Tag Archives: SP78 Replay

A Dilemma in Detroit

As many of you know, I stopped following major league baseball in 1994, when the players went on strike mid-season and basically killed my enthusiasm for the sport. Luckily I had my Statis Pro season, video and audio tapes of old games, and the minor league Lake Elsinore Storm to quench my thirst, but I would never again be a fan of baseball—current baseball—after that season.

Of course, someone had to pay the price for this indiscretion, and when I saw a newspaper photo during the strike of Lou Whitaker emerging from a limousine, smartly dressed with several gold chains hanging from his neck as he headed for a players meeting, he became that someone, and I immediately suspended him for the remainder of my SP78 season. Fair or not, he became my scapegoat, and since that day he’s missed 62 games of the Tigers season, and with Detroit in a tightly-contested AL East pennant race, he’ll not only miss the remainder of the regular season, but possibly some post-season games as well.

It’s now been twenty-five years since the players went on strike and—along with the owners—ended the ’94 season; obviously it’s also been that long since Whitaker last played an SP78 game (his final appearance was on June 10, 1978). Until he was suspended, Whitaker was batting .303, with six errors in 48 games played. During his absence, utility infielders Mark Wagner and Steve Dillard have platooned at second, batting a combined .276 with only five errors over 62 games; for the month of August, however, they’re both hitting under .200, and have turned just 33 double plays with shortstop Alan Trammell since June, compared to the 31 that had been turned by Whitaker and Trammell before the suspension, in a fewer number of games.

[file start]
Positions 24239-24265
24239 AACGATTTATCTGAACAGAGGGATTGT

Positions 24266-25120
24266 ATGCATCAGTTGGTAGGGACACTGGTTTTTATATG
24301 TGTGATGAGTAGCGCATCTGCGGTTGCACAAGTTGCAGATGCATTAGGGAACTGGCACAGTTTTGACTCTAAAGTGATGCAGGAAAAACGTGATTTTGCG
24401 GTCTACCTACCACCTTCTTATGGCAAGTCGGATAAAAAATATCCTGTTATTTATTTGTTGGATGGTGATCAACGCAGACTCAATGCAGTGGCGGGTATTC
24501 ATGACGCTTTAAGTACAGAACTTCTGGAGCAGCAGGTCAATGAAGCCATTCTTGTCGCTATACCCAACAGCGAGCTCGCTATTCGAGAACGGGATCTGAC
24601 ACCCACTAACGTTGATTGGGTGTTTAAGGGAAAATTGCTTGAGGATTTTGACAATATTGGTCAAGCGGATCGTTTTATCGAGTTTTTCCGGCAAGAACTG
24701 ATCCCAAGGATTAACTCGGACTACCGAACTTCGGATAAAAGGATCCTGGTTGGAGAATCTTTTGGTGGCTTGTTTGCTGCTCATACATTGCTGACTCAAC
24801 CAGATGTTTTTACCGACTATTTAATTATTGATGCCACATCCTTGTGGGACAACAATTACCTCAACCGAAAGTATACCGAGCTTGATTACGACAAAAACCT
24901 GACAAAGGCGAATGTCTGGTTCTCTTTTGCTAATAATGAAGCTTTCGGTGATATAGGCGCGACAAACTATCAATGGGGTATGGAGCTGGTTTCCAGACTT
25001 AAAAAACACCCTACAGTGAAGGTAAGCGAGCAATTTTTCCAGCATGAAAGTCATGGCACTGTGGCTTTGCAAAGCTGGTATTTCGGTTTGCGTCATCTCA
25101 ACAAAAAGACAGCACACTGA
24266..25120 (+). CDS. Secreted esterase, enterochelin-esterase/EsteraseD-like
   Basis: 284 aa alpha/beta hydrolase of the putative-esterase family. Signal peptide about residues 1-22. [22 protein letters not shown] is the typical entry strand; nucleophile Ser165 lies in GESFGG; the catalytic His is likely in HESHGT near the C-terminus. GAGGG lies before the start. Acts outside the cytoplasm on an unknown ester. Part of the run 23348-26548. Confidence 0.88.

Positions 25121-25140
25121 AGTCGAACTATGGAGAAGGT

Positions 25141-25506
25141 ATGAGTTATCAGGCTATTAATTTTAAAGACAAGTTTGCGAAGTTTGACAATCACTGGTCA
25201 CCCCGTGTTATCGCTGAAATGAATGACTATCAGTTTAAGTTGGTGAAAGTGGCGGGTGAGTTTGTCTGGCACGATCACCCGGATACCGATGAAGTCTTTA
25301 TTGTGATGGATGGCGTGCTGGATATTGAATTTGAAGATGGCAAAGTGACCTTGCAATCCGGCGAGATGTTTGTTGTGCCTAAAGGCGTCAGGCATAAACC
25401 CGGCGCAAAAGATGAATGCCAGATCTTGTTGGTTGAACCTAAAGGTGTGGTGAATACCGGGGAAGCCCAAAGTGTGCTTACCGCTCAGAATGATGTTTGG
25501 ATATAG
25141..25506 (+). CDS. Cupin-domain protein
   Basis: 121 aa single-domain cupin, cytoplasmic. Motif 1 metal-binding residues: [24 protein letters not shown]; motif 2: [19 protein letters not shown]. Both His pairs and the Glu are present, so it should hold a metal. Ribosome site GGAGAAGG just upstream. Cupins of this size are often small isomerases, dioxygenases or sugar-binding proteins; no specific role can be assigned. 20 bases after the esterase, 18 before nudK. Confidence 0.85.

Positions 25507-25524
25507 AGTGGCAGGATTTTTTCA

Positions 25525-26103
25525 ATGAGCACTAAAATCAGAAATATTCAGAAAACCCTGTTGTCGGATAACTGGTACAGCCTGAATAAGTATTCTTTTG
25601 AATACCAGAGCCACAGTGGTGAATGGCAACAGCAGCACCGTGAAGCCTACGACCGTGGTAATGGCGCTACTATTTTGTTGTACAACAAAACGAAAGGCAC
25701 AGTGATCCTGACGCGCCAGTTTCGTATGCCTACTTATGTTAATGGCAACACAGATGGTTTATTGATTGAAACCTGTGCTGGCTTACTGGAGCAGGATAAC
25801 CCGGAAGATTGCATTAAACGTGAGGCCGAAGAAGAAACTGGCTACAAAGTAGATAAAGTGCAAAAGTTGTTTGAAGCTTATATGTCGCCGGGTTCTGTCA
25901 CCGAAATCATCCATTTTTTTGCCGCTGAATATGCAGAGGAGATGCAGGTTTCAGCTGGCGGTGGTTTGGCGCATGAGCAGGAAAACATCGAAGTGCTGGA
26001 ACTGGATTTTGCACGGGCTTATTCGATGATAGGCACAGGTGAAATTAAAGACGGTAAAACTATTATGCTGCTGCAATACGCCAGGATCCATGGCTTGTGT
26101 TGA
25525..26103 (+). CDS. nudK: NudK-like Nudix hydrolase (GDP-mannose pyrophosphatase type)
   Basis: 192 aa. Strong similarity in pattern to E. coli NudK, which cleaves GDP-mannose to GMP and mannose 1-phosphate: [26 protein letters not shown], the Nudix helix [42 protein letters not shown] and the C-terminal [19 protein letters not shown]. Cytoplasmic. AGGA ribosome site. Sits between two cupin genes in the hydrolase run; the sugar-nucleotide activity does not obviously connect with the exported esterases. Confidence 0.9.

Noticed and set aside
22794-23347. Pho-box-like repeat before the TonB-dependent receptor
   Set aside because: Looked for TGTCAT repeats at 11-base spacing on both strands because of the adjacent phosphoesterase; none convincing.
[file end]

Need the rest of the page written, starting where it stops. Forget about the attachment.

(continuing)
I’ve been asking myself this question for the past several years now, and figured it was time to ask my legion of SP78 followers as well: what should I do with the conundrum that is Lou Whitaker? Should he finally be returned to Detroit’s active roster, and be allowed to play again after having paid his dues for the past twenty-five years? Or should I honor my commitment and continue punishing him, as well as the Tigers, for what baseball did to me a quarter century ago? Is it fair to Wagner and Dillard to suddenly oust them from their starting roles, after they’d worked so hard to fill the void left by their teammate, and throw Whitaker back into a starting mix? And though it may be too late for him to do so, should I give Whitaker a chance to earn the Rookie of the Year award for the SP78 season that he’d actually won for the American League in 1978?

Click your preference of these possibilities in the polling box below, and help me decide how to handle Sweet Lou’s situation. I can’t say the final results will outright determine his fate, but they will help to steer me in one direction or another. The poll will close in one month, on October 9th; feel free to discuss your decision in the comment area below. And as always, thanks for taking part!

 

SP78 and the Blues